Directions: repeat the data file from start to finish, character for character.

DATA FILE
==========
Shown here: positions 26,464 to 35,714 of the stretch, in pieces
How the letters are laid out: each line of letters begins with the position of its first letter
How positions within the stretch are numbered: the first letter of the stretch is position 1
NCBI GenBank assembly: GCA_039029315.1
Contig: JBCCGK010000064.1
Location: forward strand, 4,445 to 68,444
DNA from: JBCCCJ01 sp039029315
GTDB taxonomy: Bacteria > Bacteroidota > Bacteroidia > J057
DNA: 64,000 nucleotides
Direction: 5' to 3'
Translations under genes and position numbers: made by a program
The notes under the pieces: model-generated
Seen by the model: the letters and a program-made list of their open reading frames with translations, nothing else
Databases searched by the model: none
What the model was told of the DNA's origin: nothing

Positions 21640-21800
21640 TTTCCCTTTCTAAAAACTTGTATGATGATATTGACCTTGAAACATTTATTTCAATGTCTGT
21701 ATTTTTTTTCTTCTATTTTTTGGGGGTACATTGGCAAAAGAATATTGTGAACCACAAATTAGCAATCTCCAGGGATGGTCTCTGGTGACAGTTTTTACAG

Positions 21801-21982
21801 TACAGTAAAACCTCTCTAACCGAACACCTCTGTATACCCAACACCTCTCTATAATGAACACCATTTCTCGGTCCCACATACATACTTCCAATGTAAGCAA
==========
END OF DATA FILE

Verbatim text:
Shown here: positions 26,464 to 35,714 of the stretch, in pieces
How the letters are laid out: each line of letters begins with the position of its first letter
How positions within the stretch are numbered: the first letter of the stretch is position 1
NCBI GenBank assembly: GCA_039029315.1
Contig: JBCCGK010000064.1
Location: forward strand, 4,445 to 68,444
DNA from: JBCCCJ01 sp039029315
GTDB taxonomy: Bacteria > Bacteroidota > Bacteroidia > J057
DNA: 64,000 nucleotides
Direction: 5' to 3'
Translations under genes and position numbers: made by a program
The notes under the pieces: model-generated
Seen by the model: the letters and a program-made list of their open reading frames with translations, nothing else
Databases searched by the model: none
What the model was told of the DNA's origin: nothing

Positions 21640-21800
21640 TTTCCCTTTCTAAAAACTTGTATGATGATATTGACCTTGAAACATTTATTTCAATGTCTGT
21701 ATTTTTTTTCTTCTATTTTTTGGGGGTACATTGGCAAAAGAATATTGTGAACCACAAATTAGCAATCTCCAGGGATGGTCTCTGGTGACAGTTTTTACAG

Positions 21801-21982
21801 TACAGTAAAACCTCTCTAACCGAACACCTCTGTATACCCAACACCTCTCTATAATGAACACCATTTCTCGGTCCCACATACATACTTCCAATGTAAGCAA